Another common thread that runs through most of these rumors is the sense that this device would (or will) be a disruptive, industry-altering product, like the iPhone or iPod. But it's difficult to see exactly how it would be: Far from setting new standards for smartphones or revolutionizing the portable music player industry, an Apple tablet would be treading where many others have before. It will be smaller than older tablet PCs and lack the keyboard, but that's not worlds different, functionality-wise than MIDs and UMPCs like the OQO. It'd be thinner, wouldn't have a keyboard and would pack OS X, sure, but it might not be distinguishable enough from existing hardware to really shake things up.
On the other hand, the disruption could come from the way it is introduced. Wireless carriers are eager to expand revenue streams and keep people under contract, and many rumors and abstract executive comments focus around the idea that tablets—not just Apple's—will be inherently wireless devices, and they will be sold by carriers. That may seem far fetched now, since we're generally used to buying laptops without a service plan, but it could easily be the next revolution in wireless hardware.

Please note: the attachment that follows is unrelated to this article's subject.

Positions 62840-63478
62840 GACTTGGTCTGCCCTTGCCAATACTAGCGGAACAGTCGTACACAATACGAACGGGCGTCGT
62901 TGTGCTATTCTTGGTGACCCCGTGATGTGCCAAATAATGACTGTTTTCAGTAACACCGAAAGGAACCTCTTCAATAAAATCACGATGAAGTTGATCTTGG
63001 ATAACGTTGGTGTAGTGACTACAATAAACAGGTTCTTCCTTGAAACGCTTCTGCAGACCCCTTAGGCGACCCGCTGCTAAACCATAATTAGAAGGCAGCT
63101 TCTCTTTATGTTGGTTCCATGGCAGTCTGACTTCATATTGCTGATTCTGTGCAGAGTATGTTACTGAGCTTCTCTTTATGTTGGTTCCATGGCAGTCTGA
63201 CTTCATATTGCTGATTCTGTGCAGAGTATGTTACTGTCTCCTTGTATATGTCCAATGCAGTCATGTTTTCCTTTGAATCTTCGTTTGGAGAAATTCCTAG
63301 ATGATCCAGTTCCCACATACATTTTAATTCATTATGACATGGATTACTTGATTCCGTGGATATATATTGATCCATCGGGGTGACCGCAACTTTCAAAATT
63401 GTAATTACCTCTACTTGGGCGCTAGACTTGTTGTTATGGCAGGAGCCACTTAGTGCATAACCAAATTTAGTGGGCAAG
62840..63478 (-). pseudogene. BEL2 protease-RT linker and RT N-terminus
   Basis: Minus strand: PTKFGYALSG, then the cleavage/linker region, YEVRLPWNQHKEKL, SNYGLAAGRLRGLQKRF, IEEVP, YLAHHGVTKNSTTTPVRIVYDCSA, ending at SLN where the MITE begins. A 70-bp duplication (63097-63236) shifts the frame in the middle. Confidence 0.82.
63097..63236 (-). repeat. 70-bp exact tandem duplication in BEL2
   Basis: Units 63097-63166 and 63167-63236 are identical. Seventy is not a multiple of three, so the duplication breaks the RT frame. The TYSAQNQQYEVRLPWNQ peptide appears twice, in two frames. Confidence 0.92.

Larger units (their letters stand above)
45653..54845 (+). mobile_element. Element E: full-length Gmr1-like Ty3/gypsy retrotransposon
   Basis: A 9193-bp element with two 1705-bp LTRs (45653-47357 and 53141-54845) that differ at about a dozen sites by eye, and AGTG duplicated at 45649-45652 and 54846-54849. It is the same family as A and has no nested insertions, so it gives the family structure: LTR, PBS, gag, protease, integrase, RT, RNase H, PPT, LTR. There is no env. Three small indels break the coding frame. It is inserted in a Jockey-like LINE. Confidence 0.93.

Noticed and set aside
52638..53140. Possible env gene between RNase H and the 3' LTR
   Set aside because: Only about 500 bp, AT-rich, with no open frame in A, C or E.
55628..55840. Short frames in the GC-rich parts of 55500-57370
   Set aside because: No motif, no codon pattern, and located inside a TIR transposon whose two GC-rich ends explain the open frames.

There is plenty we don't know, and very little we can depend on. In the end, we have a screen size, a likely form-factor, an OS and a probable release window. Past that, the info is all chaff, and your guess as to how this thing will look—or if it will ever come out—is as good as ours. And guess you have—over the past few years everyone and their mom has mocked up an Apple Tablet. Here are our favorites from readers and industry insiders alike: